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State troopers aim to curb speeders in Ottawa County

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Sgt. Glenn Peterson of the Ohio Highway Patrol talks to the driver of a sport utility vehicle that he pulled over for speeding along State Rt. 163 west of Oak Harbor.


OAK HARBOR, Ohio - State Rt. 163 runs straight through the flat, open farmland of Ottawa County.

For most drivers, there's not much to look at, but Sgt. Glenn Peterson of the Ohio Highway Patrol finds plenty to keep his eyes busy: speeders, unbelted drivers, and motorists with too much tint on their car windows.

As cars, vans, and trucks pass him going the opposite direction, Sergeant Peterson clocks their speed with a dashboard radar unit and glances at the drivers to see whether they're following the state's seat-belt law.

The radar alerts him that a sport utility vehicle is speeding. “We got him at 65,” he says, which is 10 miles too fast. The trooper activates his emergency lights, whips the patrol car around, and guns the engine. Seconds later, the black Oldsmobile Bravada pulls to the side of the road. Sergeant Peterson radios the license plate number to the patrol's Sandusky post.

Through the passenger window, he asks the driver about his speed, tells him about recent accidents on the road, and gives him some good news: “I'm just going to write you up a warning and ask you to slow her down today so we can keep you around a lot longer.”

Excessive speed is one factor the patrol blames for a spike in fatal crashes this year in Ottawa County. So far, 15 people have died on county roads, up from five last year.

Authorities also are concerned about motorists failing to yield at stop signs and driving while drunk.



Of this year's fatal crashes, eight occurred on two roads: Route 163 from Oak Harbor to State Rt. 51, and State Rt. 2 between Camp Perry and the Lucas County line.

The patrol's Sandusky post plans to boost coverage of those roads with 120 hours of federally funded overtime from Dec. 20 to Dec. 31, and again from Jan. 13 to April 15, says Lt. David Cope, Sandusky's post commander.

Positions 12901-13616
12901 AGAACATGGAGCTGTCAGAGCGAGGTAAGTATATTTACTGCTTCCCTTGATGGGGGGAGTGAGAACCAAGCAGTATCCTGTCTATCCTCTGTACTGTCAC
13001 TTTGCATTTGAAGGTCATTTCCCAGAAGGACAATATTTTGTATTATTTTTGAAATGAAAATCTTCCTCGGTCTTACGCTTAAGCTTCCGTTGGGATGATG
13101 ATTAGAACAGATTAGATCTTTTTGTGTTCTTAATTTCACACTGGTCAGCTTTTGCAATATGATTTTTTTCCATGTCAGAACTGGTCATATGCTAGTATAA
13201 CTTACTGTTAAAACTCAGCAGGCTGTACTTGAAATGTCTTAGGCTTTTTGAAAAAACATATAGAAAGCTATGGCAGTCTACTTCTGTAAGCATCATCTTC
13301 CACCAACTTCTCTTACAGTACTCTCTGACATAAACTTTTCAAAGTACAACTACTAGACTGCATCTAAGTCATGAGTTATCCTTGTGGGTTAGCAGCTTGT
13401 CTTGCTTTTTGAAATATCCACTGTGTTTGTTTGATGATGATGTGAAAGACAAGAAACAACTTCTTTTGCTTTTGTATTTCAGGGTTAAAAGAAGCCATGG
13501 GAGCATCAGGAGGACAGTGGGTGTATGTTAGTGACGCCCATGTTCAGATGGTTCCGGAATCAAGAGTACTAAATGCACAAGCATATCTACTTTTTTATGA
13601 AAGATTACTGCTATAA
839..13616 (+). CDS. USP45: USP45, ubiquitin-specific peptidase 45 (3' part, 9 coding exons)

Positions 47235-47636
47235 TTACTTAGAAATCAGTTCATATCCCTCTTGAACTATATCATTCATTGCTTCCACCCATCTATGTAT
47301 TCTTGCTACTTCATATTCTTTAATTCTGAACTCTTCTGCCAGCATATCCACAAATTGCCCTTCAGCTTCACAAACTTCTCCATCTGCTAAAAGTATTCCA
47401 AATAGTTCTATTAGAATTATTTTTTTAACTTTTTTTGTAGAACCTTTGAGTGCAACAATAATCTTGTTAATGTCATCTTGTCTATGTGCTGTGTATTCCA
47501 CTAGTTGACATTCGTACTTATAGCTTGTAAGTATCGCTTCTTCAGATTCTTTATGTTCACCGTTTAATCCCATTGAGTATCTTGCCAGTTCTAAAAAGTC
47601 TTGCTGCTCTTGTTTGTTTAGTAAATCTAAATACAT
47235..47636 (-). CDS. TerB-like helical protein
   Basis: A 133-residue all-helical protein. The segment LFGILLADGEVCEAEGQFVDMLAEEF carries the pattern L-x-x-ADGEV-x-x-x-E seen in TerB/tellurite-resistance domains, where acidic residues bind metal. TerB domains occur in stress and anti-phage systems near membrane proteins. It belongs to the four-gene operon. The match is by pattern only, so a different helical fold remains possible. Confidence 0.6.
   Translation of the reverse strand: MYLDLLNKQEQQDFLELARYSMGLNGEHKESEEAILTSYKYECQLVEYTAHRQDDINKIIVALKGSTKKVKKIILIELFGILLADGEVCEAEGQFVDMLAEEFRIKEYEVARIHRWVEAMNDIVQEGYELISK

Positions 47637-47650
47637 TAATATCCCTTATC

The 2003 enforcement effort, including beefed up patrols during the high school prom season, will use 375 hours of overtime funding from the federal government. That translates to about $11,250.

Sergeant Peterson says the key is being visible. Drivers slow down and follow traffic laws when they see a police car. “It's not about giving a ticket,” Sergeant Peterson says. “It's about changing people's driving habits.”

On this morning, the sergeant issues warnings to two more speeders and a young woman driving a red Chevy S-10 pickup with tinted windows. Using a portable monitor, Sergeant Peterson finds that the truck's windows let in just 1.6 percent of the light - far below the state standard of 50 percent.

But another driver with tinted windows doesn't get off with a warning.

As the sergeant watches the stoplight at Route 163 and State Rt. 51, an SUV with mirrored windows goes by. He speeds up behind the northbound Kia Sportage and he pulls the vehicle over.

“I'm a little concerned about your window tint,” he tells the driver. “It's got to let in 50 percent of the light.” His monitor's reading: 1.1 percent.

He asks for her insurance card, and she tells him she has none. “Are you aware it's a state law that you have to have insurance?” he asks.

The sergeant continues: “The window tint is going to cost you a citation, and the lack of insurance is probably going to cost you a license suspension.”

Back in his car, Sergeant Peterson radios the post to check the woman's driving status. She has a valid license. But as the sergeant hands her the ticket he tells her, “Without insurance, you really should not be driving.”

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